The lobby of the exclusive Big 5 Club in Fontainebleau, on SW 92nd Avenue near Calle Ocho, glowed under an eight-tier chandelier and was decorated with Oriental rugs and silk flowers one night last week. About 100 invitees — Bay of Pigs veterans, former guerrilla leaders, and Ana Margarita Martínez, the former wife of a Cuban spy — mingled there.
They wore guayaberas, grandma-helmet hair, and high heels while chatting in Cuban-flavored Spanish and English and settling into overstuffed couches.
About 40 paintings, mostly landscapes, portraits, and still lifes, lined the walls behind them. There was one oil painting of a blood-splattered José Martí; another of a boy and an old man hawking lottery tickets; one of a papaya; another of wine and fruit placed on a table; and a fifth of a fishing village.
But this was not just any art opening. Thirty of the cuadros were created by 79-year-old Luis Posada Carriles, whom the Cuban government called "the bin Laden of the hemisphere" in May after a U.S. federal judge tossed immigration fraud charges against him.
Also on display were eight paintings by José Dionisio Suarez Esquivel, who was sentenced to 12 years in federal custody after a conspiracy conviction in a 1976 Washington, D.C. car bombing that killed a Chilean diplomat, Orlando Letelier, and his America colleague, Ronni Moffitt.
"It's one thing to be an artist and another thing to be a politician or a bomber or a terrorist or whatever," says Gary Nader, owner of Nader Fine Art in Wynwood. "I don't think [their notoriety] will make the paintings any more valuable."
Notoriety indeed. The Cuban-born Posada holds a militant anti-Castro stance that dates at least to his participation in the failed Bay of Pigs invasion in 1961. The onetime CIA operative was later accused of planning the 1976 bombing of a Cuban plane that killed 73 people, a rash of bombings of Havana hot spots in 1997, and a plot to kill President Fidel Castro. Posada was arrested in Venezuela for the plane incident, escaped prison in 1985, and was acquitted twice. While he was in South America, Cuban exiles financially supported him. In 2005 he sneaked into Miami via Mexico and publicly announced he would seek asylum, before immigration agents collared him.
At the time, Posada stated his desire to paint in peace: "I'm doing paintings and I am selling them very well," he told the Miami Herald. "That gives me enough to live on. I have no major aspirations."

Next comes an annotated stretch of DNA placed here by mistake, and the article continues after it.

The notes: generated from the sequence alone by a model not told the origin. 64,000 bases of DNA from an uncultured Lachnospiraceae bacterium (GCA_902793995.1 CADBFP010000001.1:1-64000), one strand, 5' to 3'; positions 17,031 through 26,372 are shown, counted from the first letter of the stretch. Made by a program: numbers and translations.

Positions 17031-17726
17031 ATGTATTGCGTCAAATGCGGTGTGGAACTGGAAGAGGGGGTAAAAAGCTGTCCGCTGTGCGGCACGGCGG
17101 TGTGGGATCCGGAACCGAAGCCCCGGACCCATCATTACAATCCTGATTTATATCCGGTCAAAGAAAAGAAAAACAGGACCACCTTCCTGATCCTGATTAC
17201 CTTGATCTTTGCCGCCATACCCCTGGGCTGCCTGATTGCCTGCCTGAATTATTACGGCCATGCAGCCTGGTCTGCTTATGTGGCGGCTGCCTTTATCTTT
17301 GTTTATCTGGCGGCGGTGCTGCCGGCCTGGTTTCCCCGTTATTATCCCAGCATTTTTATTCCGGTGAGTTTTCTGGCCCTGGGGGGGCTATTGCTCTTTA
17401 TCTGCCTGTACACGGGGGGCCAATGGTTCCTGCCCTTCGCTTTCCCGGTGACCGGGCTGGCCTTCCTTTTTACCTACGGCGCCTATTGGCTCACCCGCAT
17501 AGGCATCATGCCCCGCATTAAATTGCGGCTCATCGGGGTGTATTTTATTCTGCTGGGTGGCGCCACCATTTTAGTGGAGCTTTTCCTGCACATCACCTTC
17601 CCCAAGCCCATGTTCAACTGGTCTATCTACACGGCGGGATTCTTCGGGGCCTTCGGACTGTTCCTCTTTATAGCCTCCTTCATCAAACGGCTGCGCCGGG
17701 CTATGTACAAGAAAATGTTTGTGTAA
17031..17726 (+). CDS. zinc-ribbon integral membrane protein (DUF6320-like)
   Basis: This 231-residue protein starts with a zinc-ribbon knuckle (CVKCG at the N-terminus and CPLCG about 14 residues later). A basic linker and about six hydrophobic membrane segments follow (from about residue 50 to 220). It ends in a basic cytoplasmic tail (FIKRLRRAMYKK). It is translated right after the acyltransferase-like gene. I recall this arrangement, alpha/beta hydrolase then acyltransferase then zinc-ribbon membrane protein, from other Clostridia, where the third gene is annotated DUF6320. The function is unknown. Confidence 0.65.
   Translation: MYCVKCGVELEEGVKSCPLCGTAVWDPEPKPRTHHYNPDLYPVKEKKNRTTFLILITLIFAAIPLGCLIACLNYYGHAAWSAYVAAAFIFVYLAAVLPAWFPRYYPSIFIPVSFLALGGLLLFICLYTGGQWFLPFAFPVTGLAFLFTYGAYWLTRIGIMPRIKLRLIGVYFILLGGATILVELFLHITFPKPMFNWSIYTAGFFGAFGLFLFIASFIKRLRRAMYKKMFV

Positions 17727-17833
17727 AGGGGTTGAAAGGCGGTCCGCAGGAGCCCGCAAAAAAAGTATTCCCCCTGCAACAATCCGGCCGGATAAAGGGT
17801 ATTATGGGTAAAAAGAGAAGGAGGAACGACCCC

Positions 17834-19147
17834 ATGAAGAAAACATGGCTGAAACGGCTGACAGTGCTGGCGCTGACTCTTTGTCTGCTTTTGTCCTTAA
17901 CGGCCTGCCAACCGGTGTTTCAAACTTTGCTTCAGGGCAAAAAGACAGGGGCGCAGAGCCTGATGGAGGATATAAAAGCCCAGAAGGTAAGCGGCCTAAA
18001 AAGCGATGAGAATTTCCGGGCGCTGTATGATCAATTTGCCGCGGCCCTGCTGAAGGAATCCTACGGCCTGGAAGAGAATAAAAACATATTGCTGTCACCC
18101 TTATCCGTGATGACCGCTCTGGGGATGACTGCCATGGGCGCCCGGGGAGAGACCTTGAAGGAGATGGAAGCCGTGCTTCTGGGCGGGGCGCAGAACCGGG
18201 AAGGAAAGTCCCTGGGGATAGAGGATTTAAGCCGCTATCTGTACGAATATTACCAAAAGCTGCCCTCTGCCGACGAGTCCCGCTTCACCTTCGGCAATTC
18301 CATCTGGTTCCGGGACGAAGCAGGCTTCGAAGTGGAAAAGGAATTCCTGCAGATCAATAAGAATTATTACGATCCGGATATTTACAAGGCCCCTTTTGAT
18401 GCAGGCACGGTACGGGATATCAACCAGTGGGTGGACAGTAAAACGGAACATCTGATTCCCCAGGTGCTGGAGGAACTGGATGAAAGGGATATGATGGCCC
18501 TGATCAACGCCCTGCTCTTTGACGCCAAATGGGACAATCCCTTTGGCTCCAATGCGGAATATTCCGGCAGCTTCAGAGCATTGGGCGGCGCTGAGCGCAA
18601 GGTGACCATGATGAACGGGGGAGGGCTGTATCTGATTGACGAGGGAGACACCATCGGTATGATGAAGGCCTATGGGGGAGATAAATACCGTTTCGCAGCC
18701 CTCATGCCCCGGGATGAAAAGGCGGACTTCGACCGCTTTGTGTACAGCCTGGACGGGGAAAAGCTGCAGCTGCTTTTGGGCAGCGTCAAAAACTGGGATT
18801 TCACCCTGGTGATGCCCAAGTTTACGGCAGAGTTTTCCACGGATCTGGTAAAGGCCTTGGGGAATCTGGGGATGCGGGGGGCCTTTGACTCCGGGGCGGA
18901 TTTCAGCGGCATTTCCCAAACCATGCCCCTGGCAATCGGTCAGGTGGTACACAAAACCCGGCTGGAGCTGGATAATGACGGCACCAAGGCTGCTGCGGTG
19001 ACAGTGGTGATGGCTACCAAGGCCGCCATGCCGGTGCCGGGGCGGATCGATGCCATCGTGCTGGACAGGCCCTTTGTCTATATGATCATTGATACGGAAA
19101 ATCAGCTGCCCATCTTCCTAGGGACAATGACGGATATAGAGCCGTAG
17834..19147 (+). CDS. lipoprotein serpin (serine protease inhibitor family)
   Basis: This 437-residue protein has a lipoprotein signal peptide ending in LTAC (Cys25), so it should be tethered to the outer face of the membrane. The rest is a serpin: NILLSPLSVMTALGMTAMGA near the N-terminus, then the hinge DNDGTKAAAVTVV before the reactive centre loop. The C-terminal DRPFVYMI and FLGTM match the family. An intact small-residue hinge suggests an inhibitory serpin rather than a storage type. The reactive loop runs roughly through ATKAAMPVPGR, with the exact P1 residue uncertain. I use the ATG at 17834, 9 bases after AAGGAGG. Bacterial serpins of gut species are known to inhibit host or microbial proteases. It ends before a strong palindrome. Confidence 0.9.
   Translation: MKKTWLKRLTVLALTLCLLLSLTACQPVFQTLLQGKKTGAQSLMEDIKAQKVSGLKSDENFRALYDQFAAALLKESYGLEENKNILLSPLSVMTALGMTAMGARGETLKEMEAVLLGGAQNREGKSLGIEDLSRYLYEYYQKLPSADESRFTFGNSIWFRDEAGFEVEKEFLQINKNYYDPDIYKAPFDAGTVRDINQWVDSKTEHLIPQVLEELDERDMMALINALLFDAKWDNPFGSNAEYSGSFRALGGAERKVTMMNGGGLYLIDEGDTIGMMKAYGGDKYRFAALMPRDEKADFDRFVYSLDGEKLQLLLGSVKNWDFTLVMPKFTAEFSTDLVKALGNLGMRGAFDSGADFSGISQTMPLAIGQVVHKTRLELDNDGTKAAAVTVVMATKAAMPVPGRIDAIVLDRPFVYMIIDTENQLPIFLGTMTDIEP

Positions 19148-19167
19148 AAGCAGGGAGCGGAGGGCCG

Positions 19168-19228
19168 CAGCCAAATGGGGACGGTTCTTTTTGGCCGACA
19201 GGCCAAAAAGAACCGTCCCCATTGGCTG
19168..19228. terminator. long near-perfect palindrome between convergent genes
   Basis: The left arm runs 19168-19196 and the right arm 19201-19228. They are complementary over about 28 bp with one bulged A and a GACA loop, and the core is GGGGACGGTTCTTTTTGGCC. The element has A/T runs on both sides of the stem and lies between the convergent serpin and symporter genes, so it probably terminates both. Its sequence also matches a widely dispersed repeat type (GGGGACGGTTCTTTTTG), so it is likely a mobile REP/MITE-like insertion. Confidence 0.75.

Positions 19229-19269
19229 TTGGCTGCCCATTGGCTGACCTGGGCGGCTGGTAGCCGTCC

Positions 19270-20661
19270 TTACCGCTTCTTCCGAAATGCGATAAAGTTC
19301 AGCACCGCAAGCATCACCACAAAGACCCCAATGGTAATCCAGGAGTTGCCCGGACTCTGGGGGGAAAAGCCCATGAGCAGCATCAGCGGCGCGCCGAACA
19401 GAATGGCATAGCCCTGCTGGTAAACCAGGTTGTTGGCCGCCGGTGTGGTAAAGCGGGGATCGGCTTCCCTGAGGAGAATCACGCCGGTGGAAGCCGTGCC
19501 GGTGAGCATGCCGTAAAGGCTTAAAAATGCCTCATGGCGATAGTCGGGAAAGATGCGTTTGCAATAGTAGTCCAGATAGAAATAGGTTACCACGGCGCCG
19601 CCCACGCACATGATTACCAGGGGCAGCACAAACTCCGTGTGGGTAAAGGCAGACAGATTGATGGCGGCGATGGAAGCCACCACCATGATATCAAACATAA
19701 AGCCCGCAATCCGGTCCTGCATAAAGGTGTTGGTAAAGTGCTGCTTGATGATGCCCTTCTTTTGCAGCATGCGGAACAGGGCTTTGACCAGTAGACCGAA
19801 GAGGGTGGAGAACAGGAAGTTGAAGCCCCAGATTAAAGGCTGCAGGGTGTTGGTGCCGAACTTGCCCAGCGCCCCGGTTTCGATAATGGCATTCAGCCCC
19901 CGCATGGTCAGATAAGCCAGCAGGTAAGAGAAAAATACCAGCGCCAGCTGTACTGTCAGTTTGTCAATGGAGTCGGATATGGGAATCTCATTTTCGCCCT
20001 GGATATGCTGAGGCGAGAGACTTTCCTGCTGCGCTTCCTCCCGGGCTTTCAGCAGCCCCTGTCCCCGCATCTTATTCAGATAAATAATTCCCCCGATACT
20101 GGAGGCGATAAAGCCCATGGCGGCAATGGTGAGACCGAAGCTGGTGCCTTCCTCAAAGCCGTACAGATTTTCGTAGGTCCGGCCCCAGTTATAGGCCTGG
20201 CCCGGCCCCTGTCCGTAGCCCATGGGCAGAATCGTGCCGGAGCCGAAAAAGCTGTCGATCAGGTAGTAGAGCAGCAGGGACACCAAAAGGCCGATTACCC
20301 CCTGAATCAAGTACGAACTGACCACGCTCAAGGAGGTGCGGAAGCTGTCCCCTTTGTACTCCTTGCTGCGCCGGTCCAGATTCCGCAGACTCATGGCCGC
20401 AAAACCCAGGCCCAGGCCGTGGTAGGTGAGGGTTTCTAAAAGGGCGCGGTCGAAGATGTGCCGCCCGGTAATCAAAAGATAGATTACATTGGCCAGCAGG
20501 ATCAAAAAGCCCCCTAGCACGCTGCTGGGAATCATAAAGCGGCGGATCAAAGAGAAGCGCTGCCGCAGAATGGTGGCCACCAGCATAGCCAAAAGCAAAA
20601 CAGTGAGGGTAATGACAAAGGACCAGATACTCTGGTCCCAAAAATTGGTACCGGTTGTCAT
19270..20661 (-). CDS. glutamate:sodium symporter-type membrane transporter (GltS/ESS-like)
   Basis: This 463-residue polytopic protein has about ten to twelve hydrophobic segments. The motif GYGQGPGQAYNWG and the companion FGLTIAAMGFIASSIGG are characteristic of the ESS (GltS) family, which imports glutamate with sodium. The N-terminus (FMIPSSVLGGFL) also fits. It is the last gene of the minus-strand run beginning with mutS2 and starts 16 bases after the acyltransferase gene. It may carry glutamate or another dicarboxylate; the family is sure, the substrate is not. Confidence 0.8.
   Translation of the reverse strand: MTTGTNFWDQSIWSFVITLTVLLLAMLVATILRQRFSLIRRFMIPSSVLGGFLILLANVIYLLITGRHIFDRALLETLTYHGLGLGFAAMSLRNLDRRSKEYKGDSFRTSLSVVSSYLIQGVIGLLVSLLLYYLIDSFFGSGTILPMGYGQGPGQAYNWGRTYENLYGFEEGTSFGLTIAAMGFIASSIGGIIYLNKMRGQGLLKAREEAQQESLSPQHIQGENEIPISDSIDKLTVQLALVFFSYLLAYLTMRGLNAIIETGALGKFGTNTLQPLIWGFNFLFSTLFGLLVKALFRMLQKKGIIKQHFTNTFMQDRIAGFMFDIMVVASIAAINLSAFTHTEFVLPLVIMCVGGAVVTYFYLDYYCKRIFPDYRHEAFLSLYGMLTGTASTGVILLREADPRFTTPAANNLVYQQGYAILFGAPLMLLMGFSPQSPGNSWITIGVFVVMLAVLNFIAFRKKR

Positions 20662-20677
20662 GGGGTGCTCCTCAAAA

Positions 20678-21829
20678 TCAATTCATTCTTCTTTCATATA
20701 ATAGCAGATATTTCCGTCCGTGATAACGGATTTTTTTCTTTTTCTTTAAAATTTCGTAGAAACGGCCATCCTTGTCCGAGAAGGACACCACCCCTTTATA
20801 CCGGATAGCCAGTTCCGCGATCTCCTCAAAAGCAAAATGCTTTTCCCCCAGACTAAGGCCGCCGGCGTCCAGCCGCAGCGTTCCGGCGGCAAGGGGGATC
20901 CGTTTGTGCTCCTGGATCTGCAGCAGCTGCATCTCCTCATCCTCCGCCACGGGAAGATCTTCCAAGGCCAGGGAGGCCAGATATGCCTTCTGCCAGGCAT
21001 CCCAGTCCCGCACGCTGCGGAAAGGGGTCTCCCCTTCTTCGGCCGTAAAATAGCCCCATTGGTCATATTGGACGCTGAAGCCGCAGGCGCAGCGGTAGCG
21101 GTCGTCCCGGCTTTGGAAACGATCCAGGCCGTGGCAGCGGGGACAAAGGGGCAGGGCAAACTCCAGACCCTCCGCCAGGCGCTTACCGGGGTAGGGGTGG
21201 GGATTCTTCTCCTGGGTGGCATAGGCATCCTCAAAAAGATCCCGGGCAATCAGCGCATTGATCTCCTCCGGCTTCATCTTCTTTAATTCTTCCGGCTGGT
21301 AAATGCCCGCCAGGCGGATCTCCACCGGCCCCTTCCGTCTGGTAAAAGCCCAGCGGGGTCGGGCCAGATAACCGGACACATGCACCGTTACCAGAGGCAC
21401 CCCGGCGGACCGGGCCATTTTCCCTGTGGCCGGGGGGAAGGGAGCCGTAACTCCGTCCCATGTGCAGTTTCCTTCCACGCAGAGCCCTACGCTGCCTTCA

Now age 68, Suarez pleaded guilty to a conspiracy charge in the assassinations of Letelier and Moffitt. Federal prosecutors claimed he and Virgilio Pablo Paz Romero were members of an anti-Castro group in New Jersey recruited for the job by Chilean secret police. Upon his 2001 release, he moved to Miami and started a house-painting company.
Both men turned to art while maintaining their innocence and sitting in jail. Posada has had more time to practice. He began sketching around 1970 and honed his skills in Venezuelan prisons. He sometimes gave his work to exiles who sent him cash, says Enrique Encinosa, a 58-year-old on-air personality for Radio Mambí and obsessive chronicler of Cuban history. "For many years, a lot of homes in Miami had paintings by Luis Posada," he reports. "I have two."
Enrique and his wife, Ilia Rosa, have encouraged Posada and Suarez to pursue their passions. The couple left Cuba as children. Enrique arrived in 1961, and she arrived the next year on a Pedro Pan flight. They met as college students while in an anti-Castro activist group. Their first date was a demonstration.
Last week's exhibition was Suarez's first major show and Posada's second. Enrique, Ilia Rosa, and other exile friends organized it. "I did this because I wanted to help Luis, but I also wanted to help Dionisio," says Ilia Rosa, a polite 57-year-old woman with light red hair and a glittering gold-string necklace. "I also think his work is very good."
Suarez hasn't had the time to develop like Posada, she says. "I think Luis has more of a natural talent."
She helped stage Posada's first show last spring at La Casa del Preso in East Little Havana. In addition to dozens of his paintings, the show featured 10 from Orlando Bosch, who was accused of being a Posada cohort in the 1976 explosion of the Cuban plane. At last year's show, 127 of Posada's paintings were sold; only a handful remained when it ended. "He sold over $30,000 in paintings that weekend," Enrique says.
Both men's work is what some in the art world might call "primitive." They weren't formally trained or forced to spend hours in an art museum with a sketchpad wedged into their laps, trying to emulate some dead guy's brushstrokes. "When you're in jail, you've got to find something to do," says Ilia Rosa.